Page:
Declines in chipmaker shares weighed on stocks across the globe on Monday, while U.S. energy shares fell as crude dropped and the dollar slipped to an 11-week low against the yen.
U.S. chipmaker stocks fell 1.2 percent after closing at a record high on Friday. A Morgan Stanley note on global technology downgraded Samsung and Taiwan Semiconductor and argued it is "time for a pause" for chipmakers, which have seen stellar performance this year.
Tech stocks in Europe fell 0.6 percent.
"The (stock) market is looking at the rest of the world and seeing it`s a little bit soft, while the early read on holiday sales has been pretty good. So on the consumer side that`s looking good," said Scott Brown, chief economist at Raymond James in St. Petersburg, Florida.
Consumer Discretionary was among the top boosts to the S&P as sales data indicated an upbeat consumer during the first weekend of the holiday shopping season.
The Dow Jones Industrial Average rose 29.08 points, or 0.12 percent, to 23,587.07, the S&P 500 lost 1.49 points, or 0.06 percent, to 2,600.93 and the Nasdaq Composite dropped 14.67 points, or 0.21 percent, to 6,874.49.
The pan-European FTSEurofirst 300 index lost 0.28 percent and MSCI`s gauge of stocks across the globe shed 0.23 percent.
Emerging market stocks lost 0.84 percent. MSCI`s broadest index of Asia-Pacific shares outside Japan closed 0.81 percent lower, while Japan`s Nikkei lost 0.24 percent.
Energy stocks fell the most on the S&P 500, down 1.0 percent. The slide tracked a 2.09-percent decline in U.S. crude to $57.72 per barrel while Brent was last at $63.22, down 1 percent on the day.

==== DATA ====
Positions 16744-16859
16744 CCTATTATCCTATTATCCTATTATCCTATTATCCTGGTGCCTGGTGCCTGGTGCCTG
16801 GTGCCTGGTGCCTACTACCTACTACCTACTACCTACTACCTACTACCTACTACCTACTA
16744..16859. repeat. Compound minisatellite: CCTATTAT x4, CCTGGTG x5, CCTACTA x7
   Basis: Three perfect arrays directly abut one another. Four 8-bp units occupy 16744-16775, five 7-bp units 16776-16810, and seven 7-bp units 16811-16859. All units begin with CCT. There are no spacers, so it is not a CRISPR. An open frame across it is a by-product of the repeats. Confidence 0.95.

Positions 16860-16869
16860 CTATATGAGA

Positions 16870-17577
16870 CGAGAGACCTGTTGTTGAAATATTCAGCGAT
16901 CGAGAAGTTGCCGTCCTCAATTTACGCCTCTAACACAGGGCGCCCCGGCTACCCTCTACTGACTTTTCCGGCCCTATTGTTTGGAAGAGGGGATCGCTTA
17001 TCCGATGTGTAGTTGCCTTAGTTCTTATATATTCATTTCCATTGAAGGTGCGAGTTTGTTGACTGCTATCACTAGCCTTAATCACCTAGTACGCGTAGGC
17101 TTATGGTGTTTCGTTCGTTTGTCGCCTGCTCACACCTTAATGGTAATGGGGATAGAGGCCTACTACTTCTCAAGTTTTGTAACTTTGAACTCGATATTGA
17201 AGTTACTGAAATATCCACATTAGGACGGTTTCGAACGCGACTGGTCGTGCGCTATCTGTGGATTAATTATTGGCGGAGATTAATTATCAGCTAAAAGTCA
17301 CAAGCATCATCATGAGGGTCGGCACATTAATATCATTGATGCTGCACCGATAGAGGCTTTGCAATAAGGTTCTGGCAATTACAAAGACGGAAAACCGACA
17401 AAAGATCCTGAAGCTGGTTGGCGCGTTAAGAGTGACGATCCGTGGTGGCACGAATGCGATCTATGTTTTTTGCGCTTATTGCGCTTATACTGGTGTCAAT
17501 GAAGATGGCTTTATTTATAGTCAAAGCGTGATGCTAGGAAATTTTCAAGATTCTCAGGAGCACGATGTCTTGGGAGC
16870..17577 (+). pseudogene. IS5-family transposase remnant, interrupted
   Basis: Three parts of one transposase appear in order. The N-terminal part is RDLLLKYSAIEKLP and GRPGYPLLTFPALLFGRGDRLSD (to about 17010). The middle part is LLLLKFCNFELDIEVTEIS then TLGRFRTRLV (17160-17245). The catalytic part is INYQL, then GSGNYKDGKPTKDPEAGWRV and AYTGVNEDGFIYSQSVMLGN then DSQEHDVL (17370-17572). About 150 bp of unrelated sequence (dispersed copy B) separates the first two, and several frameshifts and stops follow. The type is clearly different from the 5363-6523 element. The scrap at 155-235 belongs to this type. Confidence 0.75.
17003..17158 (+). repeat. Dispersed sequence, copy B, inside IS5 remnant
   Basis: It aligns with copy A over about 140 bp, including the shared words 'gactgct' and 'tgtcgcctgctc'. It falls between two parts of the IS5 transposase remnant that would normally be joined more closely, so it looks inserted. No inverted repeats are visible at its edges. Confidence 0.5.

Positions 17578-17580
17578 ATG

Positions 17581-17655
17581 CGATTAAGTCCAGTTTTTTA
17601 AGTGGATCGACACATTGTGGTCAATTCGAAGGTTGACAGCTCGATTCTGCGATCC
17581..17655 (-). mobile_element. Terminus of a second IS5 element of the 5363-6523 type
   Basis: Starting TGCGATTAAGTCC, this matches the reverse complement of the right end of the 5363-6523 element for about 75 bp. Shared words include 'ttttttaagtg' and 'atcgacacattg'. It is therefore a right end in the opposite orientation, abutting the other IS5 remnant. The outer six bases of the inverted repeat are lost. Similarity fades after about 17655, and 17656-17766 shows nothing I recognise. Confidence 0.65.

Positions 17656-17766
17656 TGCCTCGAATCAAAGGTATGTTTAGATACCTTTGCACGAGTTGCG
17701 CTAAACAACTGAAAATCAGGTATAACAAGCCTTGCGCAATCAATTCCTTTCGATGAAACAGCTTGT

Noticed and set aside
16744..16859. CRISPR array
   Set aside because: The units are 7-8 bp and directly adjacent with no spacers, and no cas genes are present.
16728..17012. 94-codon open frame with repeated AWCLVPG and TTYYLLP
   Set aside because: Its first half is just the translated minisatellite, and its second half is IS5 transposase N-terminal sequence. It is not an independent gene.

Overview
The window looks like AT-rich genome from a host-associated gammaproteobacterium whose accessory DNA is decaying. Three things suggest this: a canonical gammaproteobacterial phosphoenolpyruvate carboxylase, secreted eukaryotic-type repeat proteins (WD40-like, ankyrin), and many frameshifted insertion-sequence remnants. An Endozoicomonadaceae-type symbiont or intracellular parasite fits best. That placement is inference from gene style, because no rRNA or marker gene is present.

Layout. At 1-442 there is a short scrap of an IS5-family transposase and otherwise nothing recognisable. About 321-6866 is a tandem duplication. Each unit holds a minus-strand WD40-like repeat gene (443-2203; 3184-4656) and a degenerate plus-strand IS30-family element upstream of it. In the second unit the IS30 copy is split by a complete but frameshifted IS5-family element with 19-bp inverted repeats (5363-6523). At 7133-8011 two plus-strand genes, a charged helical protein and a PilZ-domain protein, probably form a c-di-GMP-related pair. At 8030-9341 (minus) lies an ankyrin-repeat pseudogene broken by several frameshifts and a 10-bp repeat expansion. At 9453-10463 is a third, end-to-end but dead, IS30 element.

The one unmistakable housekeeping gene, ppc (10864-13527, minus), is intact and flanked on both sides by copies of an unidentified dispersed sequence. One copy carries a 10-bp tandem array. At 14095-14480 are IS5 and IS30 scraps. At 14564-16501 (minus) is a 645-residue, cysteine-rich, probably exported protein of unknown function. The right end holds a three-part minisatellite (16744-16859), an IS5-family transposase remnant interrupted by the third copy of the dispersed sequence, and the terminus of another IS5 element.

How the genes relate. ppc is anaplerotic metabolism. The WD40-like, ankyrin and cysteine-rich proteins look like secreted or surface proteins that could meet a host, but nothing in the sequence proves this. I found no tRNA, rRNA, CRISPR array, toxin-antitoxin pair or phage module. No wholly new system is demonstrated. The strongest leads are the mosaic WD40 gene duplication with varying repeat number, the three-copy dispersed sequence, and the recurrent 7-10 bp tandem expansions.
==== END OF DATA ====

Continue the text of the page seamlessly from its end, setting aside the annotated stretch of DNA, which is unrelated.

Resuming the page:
The dollar index fell 0.04 percent, with the euro down 0.07 percent to $1.1922.
The Japanese yen strengthened 0.52 percent versus the greenback at 110.97 per dollar, after hitting 110.89, the strongest in 11 weeks.
Sterling was last trading at $1.3339, up 0.03 percent on the day.
Treasury yields rose briefly after data showed U.S. new home sales surged to their highest in 10 years and were last little changed on the day.
Benchmark 10-year notes last rose 2/32 in price to yield 2.333 percent, from 2.34 percent late on Friday.
The gap between U.S. 2-year note and U.S. 10-year note yields contracted to 56.30 basis points, the tightest since October 2007. The gap was last at 57.4 basis points.
The 30-year bond last rose 1/32 in price to yield 2.76 percent, from 2.761 percent late on Friday.
Spot gold added 0.7 percent to $1,296.58 an ounce. U.S. gold futures gained 0.69 percent to $1,296.20 an ounce.
Copper lost 0.92 percent to $6,937.50 a tonne.
(This article has not been edited by Zeebiz editorial team and is auto-generated from an agency feed.)